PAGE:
Wuhan has become a center of infamy following the spread of COVID-19 from a lab there under what seems to be, although it has yet to be formally confirmed, a military experiment gone wrong. If that was not bad enough, Zero Hedge reports from CaiXin Global that Wuhan may be at the center of another scandal, this time involving fraudulent gold bars.
In retrospect, it probably meant “copper” future, because as a remarkable expose by Caixin has found, more than a dozen Chinese financial institutions, mainly trust companies (i.e., shadow banks) loaned 20 billion yuan ($2.8 billion) over the past five years to Wuhan Kingold Jewelry with pure gold as collateral and insurance policies to cover any losses. There was just one problem: the “gold” turned out to be gold-plated copper.
Some more background: Kingold – whose name was probably stolen from Kinross Gold, one of the world’s largest gold miners – is the largest privately owned gold processor in central China’s Hubei province. Its shares are listed on the Nasdaq stock exchange in New York (although its current market cap of just $10MM is a far cry from its all time highs hit when the company IPOed on the Nasdaq around 2010) . The company is led by Chairman Jia Zhihong, an intimidating ex-military man who is the controlling shareholder.
What could go wrong?
Well, apparently everything as at least some of 83 tons of gold bars used as loan collateral turned out to be nothing but gilded copper. That has left lenders holding the bag for the remaining 16 billion yuan of loans outstanding against the bogus bars. And as Caixin adds, the loans were covered by 30 billion yuan of property insurance policies issued by state insurer PICC Property and Casualty and various other smaller insurers.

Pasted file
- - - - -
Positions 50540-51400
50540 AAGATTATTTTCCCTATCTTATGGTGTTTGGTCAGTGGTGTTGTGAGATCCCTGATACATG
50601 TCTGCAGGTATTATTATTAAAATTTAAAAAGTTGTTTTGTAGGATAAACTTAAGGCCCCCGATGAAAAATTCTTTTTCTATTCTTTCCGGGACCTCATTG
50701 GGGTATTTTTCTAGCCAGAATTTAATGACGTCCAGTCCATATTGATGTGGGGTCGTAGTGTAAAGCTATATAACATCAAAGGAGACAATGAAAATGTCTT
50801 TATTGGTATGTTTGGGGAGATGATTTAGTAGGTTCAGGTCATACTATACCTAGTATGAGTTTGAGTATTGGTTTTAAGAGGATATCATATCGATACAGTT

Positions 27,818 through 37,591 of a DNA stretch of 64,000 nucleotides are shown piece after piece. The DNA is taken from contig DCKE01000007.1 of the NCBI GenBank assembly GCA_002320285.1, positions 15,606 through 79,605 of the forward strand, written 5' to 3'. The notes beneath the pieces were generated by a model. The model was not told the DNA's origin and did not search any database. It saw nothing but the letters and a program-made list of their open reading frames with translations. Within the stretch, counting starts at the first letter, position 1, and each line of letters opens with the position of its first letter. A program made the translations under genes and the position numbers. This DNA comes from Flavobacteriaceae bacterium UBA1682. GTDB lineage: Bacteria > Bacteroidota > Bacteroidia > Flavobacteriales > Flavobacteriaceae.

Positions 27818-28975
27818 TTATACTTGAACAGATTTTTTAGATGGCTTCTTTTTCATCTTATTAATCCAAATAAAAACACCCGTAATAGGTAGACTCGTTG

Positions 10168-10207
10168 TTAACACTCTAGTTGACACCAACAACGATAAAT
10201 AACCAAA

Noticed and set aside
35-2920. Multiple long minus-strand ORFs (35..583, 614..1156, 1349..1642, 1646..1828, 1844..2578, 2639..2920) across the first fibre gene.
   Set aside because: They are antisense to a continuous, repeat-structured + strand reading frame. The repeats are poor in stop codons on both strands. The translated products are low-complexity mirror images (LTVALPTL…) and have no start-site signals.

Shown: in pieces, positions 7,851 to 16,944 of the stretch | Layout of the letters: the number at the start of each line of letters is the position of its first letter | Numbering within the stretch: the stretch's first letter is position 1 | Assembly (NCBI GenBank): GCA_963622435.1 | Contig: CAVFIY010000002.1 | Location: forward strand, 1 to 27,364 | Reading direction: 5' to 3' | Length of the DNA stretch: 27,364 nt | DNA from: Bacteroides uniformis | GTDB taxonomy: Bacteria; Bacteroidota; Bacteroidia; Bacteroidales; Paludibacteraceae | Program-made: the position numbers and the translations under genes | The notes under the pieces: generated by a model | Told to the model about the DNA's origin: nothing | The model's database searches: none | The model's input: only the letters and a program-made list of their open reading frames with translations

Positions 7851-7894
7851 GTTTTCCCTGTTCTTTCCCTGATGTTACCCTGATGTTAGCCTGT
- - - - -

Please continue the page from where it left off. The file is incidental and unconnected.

The fake gold came to light in February when Dongguan Trust (one of those infamous Chinese shadow banks) set out to liquidate Kingold collateral to cover defaulted debts. As the report continues, in late 2019 Kingold failed to repay investors in several trust products. To its shock, Dongguan Trust said it discovered that the gleaming gold bars were actually gilded copper alloy.
The news sent shockwaves through Kingold’s creditors. China Minsheng Trust – another shadow banking company and one of Kingold’s largest creditors – obtained a court order to test collateral before Kingold’s debts came due. On May 22, the test result returned saying the bars sealed in Minsheng Trust’s coffers are also copper alloy.
And with authorities investigating how this happened, Kingold chief Jia flatly denies that anything is wrong with the collateral his company put up. Well, what else could he say…
As Caxin notes, the Kingold counterfeiting case echoes China’s largest gold-loan fraud case, unfolding since 2016 in the northwest Shaanxi province and neighboring Hunan, where regulators found adulterated gold bars in 19 lenders’ coffers backing 19 billion yuan of loans, or about USD $2.5 billion. In that case, a lender seeking to melt gold collateral found black tungsten plate in the middle of the bars.